If you have seasonal allergies and also deal with high blood pressure or heart problems, there are other ways to get relief from allergies like acupuncture, saline sprays, and using air purifiers (via WebMD).

St. John's wort's list of interactions might outweigh the benefits

In case you haven't heard of St. John's wort, it's a plant with yellow flowers that has been used in traditional medicine as far back as the ancient Greeks. Mayo Clinic reported that St. John's wort is often used as an herbal remedy to help treat mental health problems like depression, menopausal symptoms, and somatic symptom disorder. And while this herbal remedy has evidence-based benefits, according to Mayo Clinic, "the supplement interacts with many medications and can cause serious side effects." 

St. John's wort is notorious for interacting with other mental health medications like Xanax and antidepressants, but it also can impact the effectiveness of contraceptive drugs, antihistamines, heartburn medication, and more. And on top of St. John's wort making medications more or less effective, it can also come with side effects like stomach discomfort, insomnia, headache, photosensitivity, and more.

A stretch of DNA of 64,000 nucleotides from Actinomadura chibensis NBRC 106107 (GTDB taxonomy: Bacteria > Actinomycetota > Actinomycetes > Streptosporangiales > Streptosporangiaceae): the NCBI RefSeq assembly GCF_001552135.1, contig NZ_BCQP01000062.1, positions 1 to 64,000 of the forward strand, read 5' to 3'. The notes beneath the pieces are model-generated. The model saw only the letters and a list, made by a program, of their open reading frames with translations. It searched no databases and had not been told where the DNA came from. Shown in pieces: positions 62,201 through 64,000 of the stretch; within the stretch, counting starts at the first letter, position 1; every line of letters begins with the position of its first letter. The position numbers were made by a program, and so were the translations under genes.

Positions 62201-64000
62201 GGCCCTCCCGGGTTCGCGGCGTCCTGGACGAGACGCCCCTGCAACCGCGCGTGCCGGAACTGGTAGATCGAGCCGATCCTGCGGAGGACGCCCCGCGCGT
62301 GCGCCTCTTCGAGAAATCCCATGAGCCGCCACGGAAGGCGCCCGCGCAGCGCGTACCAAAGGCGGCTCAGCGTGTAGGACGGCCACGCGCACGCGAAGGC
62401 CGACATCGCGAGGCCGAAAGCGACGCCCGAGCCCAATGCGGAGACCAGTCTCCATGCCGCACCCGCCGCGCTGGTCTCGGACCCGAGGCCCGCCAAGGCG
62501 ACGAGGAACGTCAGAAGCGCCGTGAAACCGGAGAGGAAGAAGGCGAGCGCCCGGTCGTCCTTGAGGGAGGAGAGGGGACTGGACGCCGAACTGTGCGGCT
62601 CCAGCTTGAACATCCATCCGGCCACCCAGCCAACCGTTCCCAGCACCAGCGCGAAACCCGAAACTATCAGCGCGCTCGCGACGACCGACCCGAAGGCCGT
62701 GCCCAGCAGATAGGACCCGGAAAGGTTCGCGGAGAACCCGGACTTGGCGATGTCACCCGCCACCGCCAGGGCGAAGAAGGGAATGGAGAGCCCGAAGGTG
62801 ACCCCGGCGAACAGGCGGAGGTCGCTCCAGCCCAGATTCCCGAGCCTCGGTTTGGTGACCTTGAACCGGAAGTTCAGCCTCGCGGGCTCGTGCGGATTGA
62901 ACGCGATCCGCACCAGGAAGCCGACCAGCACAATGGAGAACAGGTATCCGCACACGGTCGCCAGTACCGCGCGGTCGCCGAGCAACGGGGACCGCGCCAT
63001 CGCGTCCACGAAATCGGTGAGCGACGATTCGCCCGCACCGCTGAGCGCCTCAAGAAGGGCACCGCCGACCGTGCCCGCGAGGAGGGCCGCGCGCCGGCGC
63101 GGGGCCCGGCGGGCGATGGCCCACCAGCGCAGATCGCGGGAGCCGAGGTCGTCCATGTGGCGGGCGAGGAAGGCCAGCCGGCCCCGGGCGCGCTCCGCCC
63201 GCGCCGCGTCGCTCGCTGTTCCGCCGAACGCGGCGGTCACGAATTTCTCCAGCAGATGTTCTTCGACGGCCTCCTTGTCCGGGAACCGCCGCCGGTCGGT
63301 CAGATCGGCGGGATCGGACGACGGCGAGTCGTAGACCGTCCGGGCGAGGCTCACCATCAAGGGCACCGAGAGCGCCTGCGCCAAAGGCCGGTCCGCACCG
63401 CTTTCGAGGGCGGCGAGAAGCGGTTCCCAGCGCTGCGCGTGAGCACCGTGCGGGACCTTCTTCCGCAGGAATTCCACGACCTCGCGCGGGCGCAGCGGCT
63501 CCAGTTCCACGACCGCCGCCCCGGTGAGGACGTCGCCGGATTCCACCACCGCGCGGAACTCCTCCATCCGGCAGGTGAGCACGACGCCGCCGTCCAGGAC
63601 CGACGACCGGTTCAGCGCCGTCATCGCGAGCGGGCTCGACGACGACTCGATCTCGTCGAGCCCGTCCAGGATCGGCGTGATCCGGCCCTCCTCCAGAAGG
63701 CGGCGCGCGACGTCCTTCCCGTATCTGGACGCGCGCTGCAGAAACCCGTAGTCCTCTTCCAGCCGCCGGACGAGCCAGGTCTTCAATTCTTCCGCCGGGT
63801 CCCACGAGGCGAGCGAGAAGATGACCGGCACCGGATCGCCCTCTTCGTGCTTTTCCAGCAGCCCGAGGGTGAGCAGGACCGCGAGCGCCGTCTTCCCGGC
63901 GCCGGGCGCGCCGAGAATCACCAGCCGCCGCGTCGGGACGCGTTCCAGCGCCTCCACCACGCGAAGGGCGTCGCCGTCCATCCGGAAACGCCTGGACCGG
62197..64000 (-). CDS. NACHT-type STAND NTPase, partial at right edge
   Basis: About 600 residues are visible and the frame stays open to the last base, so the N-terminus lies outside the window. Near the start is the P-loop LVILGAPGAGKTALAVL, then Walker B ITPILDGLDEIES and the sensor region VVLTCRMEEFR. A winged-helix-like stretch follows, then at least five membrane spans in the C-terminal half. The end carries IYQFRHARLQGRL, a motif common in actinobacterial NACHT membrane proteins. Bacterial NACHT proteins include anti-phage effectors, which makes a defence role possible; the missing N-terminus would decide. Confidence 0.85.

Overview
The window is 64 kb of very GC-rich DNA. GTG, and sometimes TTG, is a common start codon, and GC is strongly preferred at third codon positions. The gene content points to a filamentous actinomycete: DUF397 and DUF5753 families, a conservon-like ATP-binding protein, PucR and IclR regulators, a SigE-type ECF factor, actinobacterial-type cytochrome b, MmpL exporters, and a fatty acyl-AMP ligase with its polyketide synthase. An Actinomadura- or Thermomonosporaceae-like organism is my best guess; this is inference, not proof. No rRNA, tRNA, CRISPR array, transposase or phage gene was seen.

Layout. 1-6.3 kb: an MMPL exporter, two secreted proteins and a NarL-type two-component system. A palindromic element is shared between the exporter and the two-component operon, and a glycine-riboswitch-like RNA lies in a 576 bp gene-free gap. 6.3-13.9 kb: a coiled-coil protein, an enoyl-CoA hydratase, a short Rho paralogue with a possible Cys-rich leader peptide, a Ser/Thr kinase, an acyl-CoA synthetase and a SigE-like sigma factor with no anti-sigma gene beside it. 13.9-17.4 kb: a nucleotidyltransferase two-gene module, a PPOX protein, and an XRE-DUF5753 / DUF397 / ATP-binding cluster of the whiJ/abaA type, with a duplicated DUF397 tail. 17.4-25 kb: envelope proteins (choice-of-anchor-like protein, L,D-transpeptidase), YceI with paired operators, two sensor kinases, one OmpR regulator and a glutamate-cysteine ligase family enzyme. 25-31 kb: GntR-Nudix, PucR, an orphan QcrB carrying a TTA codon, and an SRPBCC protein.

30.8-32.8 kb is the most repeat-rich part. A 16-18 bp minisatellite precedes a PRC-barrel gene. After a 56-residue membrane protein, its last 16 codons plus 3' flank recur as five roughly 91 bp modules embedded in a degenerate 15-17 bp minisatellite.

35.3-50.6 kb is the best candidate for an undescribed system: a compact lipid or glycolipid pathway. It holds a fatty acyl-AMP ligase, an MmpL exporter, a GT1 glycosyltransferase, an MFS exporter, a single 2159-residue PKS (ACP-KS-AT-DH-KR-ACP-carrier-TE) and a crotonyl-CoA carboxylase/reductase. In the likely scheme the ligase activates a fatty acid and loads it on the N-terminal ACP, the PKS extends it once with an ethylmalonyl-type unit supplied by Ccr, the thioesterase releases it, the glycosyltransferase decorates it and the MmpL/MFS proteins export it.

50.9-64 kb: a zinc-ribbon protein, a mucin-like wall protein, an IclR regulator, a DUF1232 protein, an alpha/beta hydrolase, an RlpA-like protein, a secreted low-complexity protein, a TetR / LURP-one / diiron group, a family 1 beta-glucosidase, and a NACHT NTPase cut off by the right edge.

According to Mayo Clinic, "When taken orally for up to 12 weeks in appropriate doses, St. John's wort is generally considered safe." But if you take any other medications, you might want to explore other options as well, given all of St. John's Worts interactions. This is why it's always important to make sure to check with your healthcare provider before taking any new supplements, including herbal ones!

Licorice isn't just candy, it's an herb that can impact the effectiveness of many meds

While many people just think of licorice as the candy, many "licorice" products produced in the United States don't contain any licorice at all. Instead they contain anise oil, which smells and tastes like black licorice. But when it comes to the actual licorice herb, it actually has many health benefits. According to WebMD, "Some people use this as an herbal remedy to help with digestion, and others use it to flavor foods."